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The National Rifle Association brought a lawsuit against New Jersey officials, challenging their requirement that residents must show a “justifiable need” to be approved for a permit to carry firearms in public.
Joining the Association of New Jersey Rifle & Pistol Clubs, the Coalition of New Jersey Firearm Owners, and individual New jersey residents, the NRA claims that New Jersey’s requirement unreasonably restricts people’s Second Amendment rights.
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“New Jersey has seized precisely the power forbidden it by the Second Amendment: the power to decide, on a case-by-case basis, whether an applicant for a permit to “carry weapons in case of confrontation’ … has, in their estimation, shown a sufficiently ‘justifiable need’ that a permit should issue,” says the complaint, filed Tuesday in New Jersey federal court.
The complaint notes that as a result of the “justifiable need” requirement, which means a clear and present threat against one’s own safety, gives the state body discretion in determining what that means, most people are rejected.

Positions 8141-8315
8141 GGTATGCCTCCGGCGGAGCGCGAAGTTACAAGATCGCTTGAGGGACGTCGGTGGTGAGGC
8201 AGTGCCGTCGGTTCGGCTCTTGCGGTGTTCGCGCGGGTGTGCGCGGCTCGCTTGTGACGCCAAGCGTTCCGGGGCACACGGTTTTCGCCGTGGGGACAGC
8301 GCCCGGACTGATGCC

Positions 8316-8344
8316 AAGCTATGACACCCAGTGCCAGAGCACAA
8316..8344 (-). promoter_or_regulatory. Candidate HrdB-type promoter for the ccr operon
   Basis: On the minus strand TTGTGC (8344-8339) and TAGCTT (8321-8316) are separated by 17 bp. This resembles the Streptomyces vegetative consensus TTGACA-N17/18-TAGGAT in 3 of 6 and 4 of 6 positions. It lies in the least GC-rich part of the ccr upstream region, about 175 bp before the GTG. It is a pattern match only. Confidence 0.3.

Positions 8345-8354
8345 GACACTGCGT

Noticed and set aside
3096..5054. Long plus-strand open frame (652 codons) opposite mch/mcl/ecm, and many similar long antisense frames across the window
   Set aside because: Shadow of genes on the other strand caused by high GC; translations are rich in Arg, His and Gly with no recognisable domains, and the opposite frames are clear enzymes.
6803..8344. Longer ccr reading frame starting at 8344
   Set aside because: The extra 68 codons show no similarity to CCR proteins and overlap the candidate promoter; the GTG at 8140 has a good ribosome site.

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“In practice, permits are rarely given,” the complaint says, citing case law that interpreted to mean that “[g]eneralized fears for personal safety are inadequate, and a need to protect property alone does not suffice.” According to the law, N.J.S.A. 2C:58-4(c), a justifiable need can be shown via evidence of “specific threats or previous attacks” that pose a danger “that cannot be avoided by reasonable means other than by issuance of a permit to carry a handgun.”
The complaint alleges that this requirement “precludes nearly every law abiding New Jerseyan from obtaining a permit to carry a handgun.”
Having a “justifiable need” is just one of several requirements in the state, along with others including a lack of domestic violence convictions, as well as not being addicted to alcohol or controlled substances. Applicants must also undergo background checks that include mental health, take a training course, and submit three character recommendations.
Fox News reached out to New Jersey Attorney General Gurbir Grewal, who was named as a defendant in the lawsuit, but his office did not immediately respond.
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The plaintiffs seek a declaration that New Jersey’s limit on the issuance of carry permits violates the Second and Fourteenth Amendments.
“It’s outrageous that law-abiding people are being denied their right to self-defense by arbitrary means,” NRA spokeswoman Amy Hunter said in a statement. “Statistics show that self-defense situations come up quickly and without warning. Time and time again, we hear stories about good people who have saved lives because they were carrying a firearm. The state of New Jersey has no reason to deny law-abiding citizens their constitutional rights.”
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